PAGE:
The Dynasty Forge Kiku Nagimaki has a folded steel blade comprised of 1095, 1080 and 1060 high carbon steels. The bladesmith hammered these three different billets of pure steel into a single blade to combine their differing hardnesses and qualities; it also gives the blade the traditionally-crafted finish achieved by the folded steel. A close inspection of the blade will reveal the visible Hada on the blade – a pattern similar to rippled water or wood-burl grain created by the demarcation of the thousands internal layers of steel created when the blade was folded into itself 8-12 times.
The blade has a half bo-hi to reduce weight in the thickest part of the spine whilst sacrificing a minimal degree of durability. The spine then tapers to give the rest of the blade a form that not only reduces weight, but also minimizes drag on the blade as it passes through a target.
The blade was tempered in the traditional manner with clay to imbue it with a very hard edge of crystalline martensite steel; the body of the blade was allowed to temper to a softer hardness to give the blade the flex needed to keep it from being too hard and brittle – this also gives the blade a degree of shock absorption when it meets the target. The blade was finished with a hybrid polish of machine polishing, followed by a final polish by hand.
The Sukashi tsuba is crafted from iron, as is the fuchi and kashira hilt components. The habaki and seppa are brass and the long grip is wood fitted with inlaid panels of rayskin. The grip is finished with a long wrap of knotted black silk tsuka ito; two long brass dragon menuki are fitted beneath the ito folds.
The blade scabbard is crafted from carved wood and finished with a textured black lacquer and a black sageo cord.
The Nagamaki may look like an oversized katana sword, but it is better understood as a polearm. The glaive-like blade with an elongated and widened tip is paired with a long grip for great leverage; the combination creates a weapon capable of forceful and woefully efficient cutting. The sharp and temper-hardened tip also lends itself well to decisive thrusting. The long tsuka ito wrap not only improves the grip on the long haft, but the tightened and overlapping cords also ensure that the haft will not break apart easily should it be damaged in battle.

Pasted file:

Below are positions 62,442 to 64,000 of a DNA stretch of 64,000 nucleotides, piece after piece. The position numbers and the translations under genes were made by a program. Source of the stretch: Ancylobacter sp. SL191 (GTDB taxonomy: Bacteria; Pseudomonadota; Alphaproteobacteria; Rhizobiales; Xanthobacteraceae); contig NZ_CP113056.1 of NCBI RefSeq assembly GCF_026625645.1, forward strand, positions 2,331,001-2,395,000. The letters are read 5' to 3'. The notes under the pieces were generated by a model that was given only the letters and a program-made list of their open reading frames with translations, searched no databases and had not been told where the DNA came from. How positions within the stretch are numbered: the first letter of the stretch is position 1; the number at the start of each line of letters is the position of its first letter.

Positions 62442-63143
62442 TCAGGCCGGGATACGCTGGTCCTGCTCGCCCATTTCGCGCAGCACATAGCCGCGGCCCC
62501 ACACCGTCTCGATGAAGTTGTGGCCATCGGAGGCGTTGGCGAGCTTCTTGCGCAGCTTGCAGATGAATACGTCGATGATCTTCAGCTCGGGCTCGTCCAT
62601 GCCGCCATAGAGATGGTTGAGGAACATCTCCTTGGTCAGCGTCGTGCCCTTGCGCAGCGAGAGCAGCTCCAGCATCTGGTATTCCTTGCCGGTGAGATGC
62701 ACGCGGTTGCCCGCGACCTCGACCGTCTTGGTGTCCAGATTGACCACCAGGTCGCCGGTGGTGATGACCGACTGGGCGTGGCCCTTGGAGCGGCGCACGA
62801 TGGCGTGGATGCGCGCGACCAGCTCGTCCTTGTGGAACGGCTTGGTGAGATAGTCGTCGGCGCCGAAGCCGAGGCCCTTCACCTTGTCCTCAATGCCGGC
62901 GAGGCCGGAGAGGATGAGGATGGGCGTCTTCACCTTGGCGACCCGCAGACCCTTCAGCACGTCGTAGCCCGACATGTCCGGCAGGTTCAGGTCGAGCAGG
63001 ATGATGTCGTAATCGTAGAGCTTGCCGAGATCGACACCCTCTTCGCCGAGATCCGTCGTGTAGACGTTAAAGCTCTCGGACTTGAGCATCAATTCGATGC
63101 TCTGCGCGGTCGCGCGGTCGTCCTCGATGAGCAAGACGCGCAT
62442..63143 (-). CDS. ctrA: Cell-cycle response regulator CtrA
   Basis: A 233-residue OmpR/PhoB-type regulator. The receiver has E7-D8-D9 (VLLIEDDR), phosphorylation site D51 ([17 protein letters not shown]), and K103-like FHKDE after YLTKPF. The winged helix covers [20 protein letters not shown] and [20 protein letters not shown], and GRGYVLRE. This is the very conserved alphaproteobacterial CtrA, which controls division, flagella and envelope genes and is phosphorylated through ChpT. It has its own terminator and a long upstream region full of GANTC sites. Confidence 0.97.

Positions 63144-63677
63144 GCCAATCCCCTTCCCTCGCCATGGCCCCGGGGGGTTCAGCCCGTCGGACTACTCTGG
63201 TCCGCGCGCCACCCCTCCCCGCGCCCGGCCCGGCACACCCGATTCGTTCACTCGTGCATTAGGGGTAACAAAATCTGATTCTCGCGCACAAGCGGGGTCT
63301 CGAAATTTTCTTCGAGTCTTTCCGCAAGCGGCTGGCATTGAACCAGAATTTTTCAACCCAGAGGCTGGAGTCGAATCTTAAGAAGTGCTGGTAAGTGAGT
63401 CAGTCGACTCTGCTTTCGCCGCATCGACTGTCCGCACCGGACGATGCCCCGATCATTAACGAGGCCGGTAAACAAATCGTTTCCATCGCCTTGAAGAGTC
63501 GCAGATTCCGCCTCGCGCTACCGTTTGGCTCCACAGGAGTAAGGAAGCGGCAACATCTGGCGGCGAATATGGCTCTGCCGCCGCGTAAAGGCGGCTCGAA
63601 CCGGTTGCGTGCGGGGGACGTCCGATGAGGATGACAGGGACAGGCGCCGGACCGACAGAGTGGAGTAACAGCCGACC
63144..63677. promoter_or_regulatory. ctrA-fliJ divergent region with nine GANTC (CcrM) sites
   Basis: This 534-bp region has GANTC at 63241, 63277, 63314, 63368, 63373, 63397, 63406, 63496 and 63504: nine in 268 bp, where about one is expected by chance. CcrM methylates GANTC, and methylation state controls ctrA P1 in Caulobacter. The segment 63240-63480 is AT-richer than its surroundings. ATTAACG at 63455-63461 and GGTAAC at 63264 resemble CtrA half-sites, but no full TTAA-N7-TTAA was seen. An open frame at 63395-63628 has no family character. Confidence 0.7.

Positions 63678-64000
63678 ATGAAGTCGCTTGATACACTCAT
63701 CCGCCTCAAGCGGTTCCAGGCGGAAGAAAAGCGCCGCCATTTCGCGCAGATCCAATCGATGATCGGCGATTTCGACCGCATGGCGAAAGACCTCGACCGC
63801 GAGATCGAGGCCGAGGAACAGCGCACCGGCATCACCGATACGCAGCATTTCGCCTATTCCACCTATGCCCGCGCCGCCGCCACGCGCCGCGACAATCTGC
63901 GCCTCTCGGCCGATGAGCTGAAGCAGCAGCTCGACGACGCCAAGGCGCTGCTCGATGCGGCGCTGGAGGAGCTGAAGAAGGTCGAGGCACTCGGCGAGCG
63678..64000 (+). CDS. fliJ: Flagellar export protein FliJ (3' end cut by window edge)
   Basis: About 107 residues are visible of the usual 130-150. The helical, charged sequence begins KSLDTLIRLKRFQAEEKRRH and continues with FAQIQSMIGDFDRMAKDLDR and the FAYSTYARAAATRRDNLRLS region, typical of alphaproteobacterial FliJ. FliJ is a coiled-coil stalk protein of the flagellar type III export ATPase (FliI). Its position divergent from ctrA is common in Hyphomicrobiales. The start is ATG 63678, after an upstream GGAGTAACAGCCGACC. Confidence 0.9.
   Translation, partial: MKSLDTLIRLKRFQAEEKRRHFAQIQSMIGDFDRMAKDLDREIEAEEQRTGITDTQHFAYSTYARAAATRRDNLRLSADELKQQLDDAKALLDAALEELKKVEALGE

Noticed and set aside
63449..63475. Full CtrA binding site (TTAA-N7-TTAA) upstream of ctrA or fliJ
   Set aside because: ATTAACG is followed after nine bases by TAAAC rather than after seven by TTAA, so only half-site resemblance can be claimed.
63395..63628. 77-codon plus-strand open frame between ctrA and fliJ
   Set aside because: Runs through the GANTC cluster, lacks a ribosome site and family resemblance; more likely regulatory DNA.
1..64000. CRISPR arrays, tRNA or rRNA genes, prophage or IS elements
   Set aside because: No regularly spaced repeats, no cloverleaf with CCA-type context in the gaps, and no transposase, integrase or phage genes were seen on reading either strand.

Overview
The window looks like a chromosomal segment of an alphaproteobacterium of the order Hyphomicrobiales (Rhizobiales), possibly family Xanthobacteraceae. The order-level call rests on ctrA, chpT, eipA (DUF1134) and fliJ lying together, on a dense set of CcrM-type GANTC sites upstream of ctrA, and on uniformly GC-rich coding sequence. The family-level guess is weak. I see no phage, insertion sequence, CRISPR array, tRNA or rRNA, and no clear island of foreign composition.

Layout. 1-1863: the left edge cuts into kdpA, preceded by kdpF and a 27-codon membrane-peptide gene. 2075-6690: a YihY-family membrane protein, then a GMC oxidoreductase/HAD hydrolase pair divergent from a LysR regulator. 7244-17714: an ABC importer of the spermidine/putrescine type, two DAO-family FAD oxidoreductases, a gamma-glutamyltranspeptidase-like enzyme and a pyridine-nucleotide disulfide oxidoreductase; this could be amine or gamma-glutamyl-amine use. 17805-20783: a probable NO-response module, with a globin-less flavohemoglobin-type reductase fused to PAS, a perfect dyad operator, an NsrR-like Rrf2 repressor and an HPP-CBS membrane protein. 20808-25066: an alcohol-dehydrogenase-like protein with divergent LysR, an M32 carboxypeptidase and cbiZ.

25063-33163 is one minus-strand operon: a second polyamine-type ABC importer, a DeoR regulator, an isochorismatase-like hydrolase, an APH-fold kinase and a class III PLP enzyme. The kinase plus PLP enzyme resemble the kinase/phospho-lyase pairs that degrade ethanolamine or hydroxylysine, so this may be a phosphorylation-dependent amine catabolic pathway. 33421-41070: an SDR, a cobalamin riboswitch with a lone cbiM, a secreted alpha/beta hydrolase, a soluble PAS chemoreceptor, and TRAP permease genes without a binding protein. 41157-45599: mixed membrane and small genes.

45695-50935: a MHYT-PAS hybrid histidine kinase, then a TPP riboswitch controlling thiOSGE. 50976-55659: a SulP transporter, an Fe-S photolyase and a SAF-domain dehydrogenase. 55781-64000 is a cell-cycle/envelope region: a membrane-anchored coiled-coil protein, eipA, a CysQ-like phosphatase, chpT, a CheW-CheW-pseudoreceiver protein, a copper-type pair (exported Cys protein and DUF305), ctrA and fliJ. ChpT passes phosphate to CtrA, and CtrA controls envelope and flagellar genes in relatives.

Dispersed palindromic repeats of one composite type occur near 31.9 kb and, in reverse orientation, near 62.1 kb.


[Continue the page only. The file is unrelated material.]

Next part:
The Nagamaki was most popular in the Muromachi Period (1336 – 1573) and it was routinely used as an anti-cavalry weapon well-capable of crippling a horse or striking down a horseman with its extra reach. The great Daimyo, Uesugi Kenshin, is reputed to have an armed guard of retainers all armed with the imposing and brutally efficient Nagamaki.
Please Note: It is common for the lacquer finish of the scabbards to have cosmetic blemishing. Also, the Menuki may not match what is pictured as it is common for the manufacturer to use different menuki for different production runs. It is also common for the sword to be configured for a single bamboo mekugi peg to be used instead of two.